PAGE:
Forget the Dropkick Murphies, the Street Dogs are where it is at. The new band from the Dropkick Murphies ex-lead singer, Mike McColgan, plays working-class punk-rock with a polish that is sadly lacking from too many releases of the type. Each song comes roaring out of the gate, and provides the listening audience with a sing-able chorus like some of the most memorable Murphies tracks. The title track, along with the very visual video, gallops along like the unholy hybrid of California-punk and Boston-punkcore that it is. The vocals during the track are put out in a half-gritty, half-silky style that reminds one exactly why the Murphies were so successful in the past. On the whole, the energy level that is captured in the first few songs of the disc is maintained during the entirety of the disc, but the disc is over-stuffed with songs.
Simply put, the CD is slightly too long to keep the interest of the average punker. Sure, the songs are just as catchy whether or not you are listening to “Cut Down on the 12th” or “Declaration”, but the CD is without that added oomph given by a choppy ending. The aforementioned “Declaration” is an interesting creature, as it is infused with eighties’ style hair rock to create something in the form of a fitting tribute. The only major thing that presents itself as a minor issue with the disc is the lack of inflection that Mike’s voice has. He can scream, sure, but if you are looking for someone to use their voice as another instrument, this may not be the CD you need.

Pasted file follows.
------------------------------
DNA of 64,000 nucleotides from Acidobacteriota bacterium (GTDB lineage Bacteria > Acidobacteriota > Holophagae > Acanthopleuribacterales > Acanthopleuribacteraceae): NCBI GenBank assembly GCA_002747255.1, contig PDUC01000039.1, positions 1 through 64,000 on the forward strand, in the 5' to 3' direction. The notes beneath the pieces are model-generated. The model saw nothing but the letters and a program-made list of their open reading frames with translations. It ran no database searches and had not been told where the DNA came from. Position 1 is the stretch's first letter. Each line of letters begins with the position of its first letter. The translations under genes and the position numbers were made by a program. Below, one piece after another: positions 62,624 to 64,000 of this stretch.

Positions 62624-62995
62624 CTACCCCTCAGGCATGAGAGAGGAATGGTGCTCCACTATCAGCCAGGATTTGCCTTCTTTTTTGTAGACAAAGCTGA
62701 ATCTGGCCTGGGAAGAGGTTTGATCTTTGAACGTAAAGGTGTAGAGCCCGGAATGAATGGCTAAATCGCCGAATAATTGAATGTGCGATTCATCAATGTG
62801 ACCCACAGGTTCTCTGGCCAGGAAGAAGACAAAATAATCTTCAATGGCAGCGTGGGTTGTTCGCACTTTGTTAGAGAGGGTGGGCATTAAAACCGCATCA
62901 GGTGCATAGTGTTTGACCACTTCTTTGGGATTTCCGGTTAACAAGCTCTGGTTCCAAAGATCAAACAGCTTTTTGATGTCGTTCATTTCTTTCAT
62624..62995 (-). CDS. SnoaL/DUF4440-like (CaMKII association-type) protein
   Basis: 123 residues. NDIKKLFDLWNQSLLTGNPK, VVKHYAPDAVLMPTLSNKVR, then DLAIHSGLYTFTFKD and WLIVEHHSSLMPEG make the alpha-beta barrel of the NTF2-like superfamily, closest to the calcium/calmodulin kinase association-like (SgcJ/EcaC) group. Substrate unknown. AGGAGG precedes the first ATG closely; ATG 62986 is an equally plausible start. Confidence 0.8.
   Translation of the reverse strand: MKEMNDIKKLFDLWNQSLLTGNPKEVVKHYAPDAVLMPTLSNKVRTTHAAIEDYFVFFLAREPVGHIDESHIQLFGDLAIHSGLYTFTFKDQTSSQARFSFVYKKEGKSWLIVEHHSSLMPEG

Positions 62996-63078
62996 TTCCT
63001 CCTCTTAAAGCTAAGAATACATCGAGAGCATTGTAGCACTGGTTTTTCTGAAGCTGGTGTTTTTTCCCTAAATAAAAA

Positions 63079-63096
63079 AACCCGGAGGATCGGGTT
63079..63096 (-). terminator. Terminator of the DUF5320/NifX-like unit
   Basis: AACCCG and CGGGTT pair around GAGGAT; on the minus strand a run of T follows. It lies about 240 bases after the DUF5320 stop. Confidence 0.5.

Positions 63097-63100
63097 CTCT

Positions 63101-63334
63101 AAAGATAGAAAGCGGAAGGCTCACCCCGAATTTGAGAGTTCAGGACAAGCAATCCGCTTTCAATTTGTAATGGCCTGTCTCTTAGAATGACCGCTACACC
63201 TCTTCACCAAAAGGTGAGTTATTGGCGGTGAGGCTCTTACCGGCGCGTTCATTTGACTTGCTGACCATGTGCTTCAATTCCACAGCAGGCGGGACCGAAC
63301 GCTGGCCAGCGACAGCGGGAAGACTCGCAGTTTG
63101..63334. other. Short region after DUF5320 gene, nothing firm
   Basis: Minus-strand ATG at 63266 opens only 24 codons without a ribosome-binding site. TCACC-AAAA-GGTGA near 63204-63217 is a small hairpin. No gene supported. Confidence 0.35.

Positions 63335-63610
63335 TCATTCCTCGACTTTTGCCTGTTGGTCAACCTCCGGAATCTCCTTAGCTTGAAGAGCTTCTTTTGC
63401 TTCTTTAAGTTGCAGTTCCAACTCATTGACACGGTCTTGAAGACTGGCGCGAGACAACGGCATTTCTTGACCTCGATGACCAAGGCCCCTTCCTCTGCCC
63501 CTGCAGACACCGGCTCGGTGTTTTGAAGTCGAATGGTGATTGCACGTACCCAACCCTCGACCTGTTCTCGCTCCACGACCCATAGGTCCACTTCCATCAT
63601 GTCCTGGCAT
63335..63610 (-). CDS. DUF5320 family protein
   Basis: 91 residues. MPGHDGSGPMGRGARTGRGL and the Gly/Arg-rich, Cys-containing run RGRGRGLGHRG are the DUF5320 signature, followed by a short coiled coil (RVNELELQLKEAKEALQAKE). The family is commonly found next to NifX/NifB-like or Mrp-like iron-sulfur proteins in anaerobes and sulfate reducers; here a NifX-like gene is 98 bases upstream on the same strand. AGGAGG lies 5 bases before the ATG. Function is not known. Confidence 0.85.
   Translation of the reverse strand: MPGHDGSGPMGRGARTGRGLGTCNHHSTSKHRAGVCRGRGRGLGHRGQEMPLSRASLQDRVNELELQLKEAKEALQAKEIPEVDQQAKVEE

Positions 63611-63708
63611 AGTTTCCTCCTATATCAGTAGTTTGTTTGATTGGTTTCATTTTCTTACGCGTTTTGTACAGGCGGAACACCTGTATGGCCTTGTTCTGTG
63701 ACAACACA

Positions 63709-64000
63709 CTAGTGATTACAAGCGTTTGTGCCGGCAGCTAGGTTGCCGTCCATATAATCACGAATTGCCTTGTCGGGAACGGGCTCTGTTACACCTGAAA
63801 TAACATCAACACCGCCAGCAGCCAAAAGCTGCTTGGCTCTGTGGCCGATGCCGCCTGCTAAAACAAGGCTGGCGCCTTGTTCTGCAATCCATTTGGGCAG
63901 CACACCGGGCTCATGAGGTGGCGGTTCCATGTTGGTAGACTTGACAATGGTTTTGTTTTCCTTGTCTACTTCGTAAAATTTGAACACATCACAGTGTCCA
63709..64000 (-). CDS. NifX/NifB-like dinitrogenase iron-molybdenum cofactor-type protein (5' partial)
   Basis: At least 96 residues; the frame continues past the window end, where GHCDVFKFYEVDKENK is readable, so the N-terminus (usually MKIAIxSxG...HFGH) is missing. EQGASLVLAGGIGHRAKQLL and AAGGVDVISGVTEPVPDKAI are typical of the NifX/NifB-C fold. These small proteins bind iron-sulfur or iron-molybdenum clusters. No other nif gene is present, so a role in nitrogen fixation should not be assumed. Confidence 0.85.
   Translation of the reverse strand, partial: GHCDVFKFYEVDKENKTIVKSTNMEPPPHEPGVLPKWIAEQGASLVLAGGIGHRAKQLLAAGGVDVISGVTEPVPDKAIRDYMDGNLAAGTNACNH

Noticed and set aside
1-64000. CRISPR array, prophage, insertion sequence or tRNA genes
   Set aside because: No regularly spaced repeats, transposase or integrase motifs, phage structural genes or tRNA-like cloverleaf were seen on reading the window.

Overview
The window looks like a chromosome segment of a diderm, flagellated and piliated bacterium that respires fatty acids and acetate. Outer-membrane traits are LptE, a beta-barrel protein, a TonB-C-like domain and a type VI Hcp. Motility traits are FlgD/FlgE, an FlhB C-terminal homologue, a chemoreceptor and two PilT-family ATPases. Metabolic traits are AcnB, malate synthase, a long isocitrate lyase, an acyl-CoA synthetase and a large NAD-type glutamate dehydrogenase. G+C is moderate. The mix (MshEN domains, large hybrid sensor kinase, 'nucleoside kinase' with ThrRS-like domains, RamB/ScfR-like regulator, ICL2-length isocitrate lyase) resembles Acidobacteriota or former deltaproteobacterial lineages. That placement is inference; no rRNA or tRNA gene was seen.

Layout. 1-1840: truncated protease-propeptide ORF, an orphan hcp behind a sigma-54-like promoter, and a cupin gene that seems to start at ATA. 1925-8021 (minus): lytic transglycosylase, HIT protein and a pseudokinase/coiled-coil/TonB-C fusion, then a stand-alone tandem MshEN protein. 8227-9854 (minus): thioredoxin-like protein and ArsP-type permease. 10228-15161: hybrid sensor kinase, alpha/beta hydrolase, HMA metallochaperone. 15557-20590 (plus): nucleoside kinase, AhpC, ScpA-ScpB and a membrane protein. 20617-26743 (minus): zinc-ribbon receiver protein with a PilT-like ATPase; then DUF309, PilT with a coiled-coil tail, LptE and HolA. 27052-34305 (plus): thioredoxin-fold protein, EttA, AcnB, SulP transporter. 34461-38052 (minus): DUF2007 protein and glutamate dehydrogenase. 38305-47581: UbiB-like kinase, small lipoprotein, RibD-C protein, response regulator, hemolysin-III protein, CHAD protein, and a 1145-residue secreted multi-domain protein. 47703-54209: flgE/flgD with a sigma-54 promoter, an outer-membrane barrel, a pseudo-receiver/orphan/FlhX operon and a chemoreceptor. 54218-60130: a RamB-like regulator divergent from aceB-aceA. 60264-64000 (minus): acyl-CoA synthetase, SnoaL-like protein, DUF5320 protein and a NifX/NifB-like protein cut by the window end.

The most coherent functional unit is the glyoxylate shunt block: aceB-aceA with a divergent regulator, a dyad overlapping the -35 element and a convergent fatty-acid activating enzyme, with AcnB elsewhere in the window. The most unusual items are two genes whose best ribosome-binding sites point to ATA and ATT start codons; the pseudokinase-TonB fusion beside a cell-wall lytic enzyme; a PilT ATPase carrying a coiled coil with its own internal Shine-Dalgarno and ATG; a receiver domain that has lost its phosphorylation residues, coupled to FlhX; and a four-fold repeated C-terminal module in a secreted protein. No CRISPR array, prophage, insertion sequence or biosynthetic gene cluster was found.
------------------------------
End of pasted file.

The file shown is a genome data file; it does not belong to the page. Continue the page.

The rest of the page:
What strikes me as the most important facet of this disc is not the typical, re-hashed guitars that fall by the wayside, or the utterly forgettable drumming on the disc, is the sincerity that Mike brings to this disc. It really is one thing to go and sing about growing up in a community, but it is really something else to actually divorce yourself from popular music to help a community. Still, this sincerity does not necessarily translate to an amazing disc. Rather, “Savin Hill” is a disc that is solid through-and-through, but does not really push the envelope of punk music. “Modern Day Labor Anthem” may put Mike’s voice in a more sing-songy tone and hold some excellent politics, but the simple fact is that this is just a decent record. Not bad for being out of the game, but the Street Dogs might benefit from a producer that has more of a vision for the band beside being Dropkick II.
Rating : 6.8/10
Top Tracks : Modern Day Labor Anthem, Don’t Preach to Me
Street Dogs Savin Hill CD Review